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, are old, highly evolved stars.

red giant

A giant star with a surface temperature between 2000–4000 kelvin and a diameter 10–1000 times greater than the Sun. Red giants are one of the final phases in the evolution of a normal star, reached when its central hydrogen has been used up. The star resorts to burning hydrogen in a shell around its dense inert helium core, which results in a rapid inflation of the outer layers of atmosphere. During subsequent evolution, interior structural and nuclear changes cause the star's temperature, size, and luminosity to alter (see giant); the star may change to a more compact hotter type of giant, then swell back to a red giant, more than once as it evolves. Because red giants are so distended, gravity has only a small effect on their surface layers and many lose considerable amounts of mass into space in the form of stellar winds. Condensing dust grains around the stars make them infrared sources, while molecules here can emit maser radiation, making them maser sources.

Red giants are often variable stars since their surface layers slowly expand and contract. Because these stars are so large, their pulsations usually take about a year to complete; red giants therefore belong to the class of Mira stars, or long-period pulsating variables. Low-mass red giants end up as planetary nebulae, gently puffing off their distended atmospheres at low velocities (a few km s–1) and leaving their dense cores exposed as white dwarf stars, radiating away their heat into space. More massive red giants explode as Type II supernovae. See also stellar evolution; supergiant.

References in periodicals archive ?
When red-giant stars expand, they tend to eat up the nearby planets," said Wolszczan.
As the Sun nears the apex of its red-giant phase it will swell to more than 200 times its current size, easily enough to engulf the present orbit of Venus and almost to the present orbit of Earth.
But during the red-giant phase, the brown dwarf experienced significant drag forces as it orbited within its companion's envelope, spiraling inward.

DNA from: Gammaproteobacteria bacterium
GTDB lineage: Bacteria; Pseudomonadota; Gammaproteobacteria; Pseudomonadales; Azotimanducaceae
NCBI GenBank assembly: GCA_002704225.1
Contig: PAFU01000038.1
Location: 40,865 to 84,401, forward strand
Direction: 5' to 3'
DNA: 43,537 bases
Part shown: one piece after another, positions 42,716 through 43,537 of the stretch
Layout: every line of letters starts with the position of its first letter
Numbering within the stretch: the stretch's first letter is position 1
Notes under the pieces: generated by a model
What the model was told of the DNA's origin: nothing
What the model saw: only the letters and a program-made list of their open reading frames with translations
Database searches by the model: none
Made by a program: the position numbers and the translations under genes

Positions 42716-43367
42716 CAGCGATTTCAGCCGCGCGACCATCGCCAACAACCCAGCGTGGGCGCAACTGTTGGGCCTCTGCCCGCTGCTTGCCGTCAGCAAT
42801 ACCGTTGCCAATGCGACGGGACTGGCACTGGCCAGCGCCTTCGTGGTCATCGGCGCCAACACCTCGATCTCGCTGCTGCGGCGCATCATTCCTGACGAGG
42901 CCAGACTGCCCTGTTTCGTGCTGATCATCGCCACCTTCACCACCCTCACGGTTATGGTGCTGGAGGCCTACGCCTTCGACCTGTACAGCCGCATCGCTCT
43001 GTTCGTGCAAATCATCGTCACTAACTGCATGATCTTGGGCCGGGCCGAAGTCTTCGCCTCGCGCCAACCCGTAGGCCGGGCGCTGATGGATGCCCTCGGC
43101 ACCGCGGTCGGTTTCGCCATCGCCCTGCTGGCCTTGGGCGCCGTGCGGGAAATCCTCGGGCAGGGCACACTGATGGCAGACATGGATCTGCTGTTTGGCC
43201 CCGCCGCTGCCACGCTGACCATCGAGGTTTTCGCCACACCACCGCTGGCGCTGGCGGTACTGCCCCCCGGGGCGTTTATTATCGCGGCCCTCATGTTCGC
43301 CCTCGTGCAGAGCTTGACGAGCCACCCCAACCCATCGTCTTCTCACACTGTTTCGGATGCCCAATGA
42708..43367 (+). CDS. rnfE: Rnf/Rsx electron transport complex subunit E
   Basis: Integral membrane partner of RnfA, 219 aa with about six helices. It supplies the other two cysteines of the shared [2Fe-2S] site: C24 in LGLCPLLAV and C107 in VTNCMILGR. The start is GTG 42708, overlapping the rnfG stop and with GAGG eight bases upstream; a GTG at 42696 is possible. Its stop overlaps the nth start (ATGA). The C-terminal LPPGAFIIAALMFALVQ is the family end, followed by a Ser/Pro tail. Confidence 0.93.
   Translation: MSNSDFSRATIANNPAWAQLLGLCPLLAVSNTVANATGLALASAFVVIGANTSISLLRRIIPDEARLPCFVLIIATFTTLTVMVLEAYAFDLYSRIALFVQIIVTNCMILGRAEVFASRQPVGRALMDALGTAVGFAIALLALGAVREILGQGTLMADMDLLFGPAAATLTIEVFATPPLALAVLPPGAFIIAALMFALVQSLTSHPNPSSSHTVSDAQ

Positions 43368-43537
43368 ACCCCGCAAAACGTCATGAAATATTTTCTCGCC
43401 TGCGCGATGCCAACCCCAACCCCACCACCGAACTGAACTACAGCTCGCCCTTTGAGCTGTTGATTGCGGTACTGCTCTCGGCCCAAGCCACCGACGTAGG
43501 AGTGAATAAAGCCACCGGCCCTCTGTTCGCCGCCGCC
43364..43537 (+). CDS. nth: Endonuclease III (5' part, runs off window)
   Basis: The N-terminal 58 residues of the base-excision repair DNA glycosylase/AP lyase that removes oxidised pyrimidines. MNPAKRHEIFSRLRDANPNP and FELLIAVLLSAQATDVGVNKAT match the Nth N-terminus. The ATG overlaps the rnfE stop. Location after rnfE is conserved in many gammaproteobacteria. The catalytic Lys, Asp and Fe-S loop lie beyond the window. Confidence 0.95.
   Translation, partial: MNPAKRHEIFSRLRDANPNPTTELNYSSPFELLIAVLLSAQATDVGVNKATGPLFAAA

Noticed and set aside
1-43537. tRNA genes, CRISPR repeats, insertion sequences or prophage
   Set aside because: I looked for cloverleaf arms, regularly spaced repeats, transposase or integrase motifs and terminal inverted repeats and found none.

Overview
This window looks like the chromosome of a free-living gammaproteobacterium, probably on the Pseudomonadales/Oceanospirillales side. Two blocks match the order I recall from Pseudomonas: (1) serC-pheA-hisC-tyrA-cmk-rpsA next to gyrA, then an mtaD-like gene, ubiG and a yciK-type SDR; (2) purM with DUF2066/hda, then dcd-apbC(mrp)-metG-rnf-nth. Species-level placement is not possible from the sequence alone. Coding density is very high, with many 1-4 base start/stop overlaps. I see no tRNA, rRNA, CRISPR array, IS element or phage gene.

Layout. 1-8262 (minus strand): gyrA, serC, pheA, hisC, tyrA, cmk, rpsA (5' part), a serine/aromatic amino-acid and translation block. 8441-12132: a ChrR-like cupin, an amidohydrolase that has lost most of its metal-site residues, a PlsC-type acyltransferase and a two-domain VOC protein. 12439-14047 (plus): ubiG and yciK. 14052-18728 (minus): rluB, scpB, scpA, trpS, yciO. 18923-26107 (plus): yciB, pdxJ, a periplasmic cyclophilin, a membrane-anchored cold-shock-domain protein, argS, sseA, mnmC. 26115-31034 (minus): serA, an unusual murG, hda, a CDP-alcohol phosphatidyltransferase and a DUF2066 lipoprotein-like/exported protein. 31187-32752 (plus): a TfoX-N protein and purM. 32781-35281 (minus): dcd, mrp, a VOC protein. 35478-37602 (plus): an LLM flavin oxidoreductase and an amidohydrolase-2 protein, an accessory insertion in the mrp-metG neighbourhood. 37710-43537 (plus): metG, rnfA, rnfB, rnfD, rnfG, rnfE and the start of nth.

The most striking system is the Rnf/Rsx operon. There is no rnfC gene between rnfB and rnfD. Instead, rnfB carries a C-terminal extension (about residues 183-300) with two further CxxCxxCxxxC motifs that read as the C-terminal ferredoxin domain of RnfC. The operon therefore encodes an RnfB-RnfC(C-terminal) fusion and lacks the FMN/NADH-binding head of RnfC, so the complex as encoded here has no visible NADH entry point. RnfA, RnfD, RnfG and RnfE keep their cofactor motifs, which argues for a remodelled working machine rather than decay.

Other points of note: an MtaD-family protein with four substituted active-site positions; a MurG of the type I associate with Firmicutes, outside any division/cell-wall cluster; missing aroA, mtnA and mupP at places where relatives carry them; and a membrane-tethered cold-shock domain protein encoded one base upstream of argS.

The pattern of emission indicates a shock wave that expanded freely for only two days before decelerating in the red-giant wind, indicating that the ejecta contained little mass.
This result bolsters a long-standing idea from Noam Soker (Israel Institute of Technology) that during a dying star's red-giant phase, its outer envelope needs to interact with a binary companion in order to produce a nebula dense and bright enough to be visible.
Ironically, red-giant and Wolf-Rayet stars manufacture fluorine by wielding the element's nemesis, the proton.
The reason is that the red-giant phase of a star's life involves dramatic mass loss, courtesy of a powerful stellar wind.
Marietta and her coresearchers estimate that main-sequence and subgiant companions lose only 15 percent of their mass as a result of the impact, while red-giant companions are stripped of 96 to 98 percent of their envelopes.
This allowed the researchers to identify the diminutive galaxy's brightest red-giant stars, from which they deduced a distance of 6.
NGC 2346 and NGC 2440 depict a photogenic stage of stellar senescence; they are planetary nebulae, the cast-off outer layers of relatively low-mass stars that have passed through the red-giant phase after billions of years on the hydrogen-fusing main sequence.
Two astronomers at the Space Telescope Science Institute see the signs of bygone planets and substellar brown dwarfs in the spectra of numerous red-giant stars.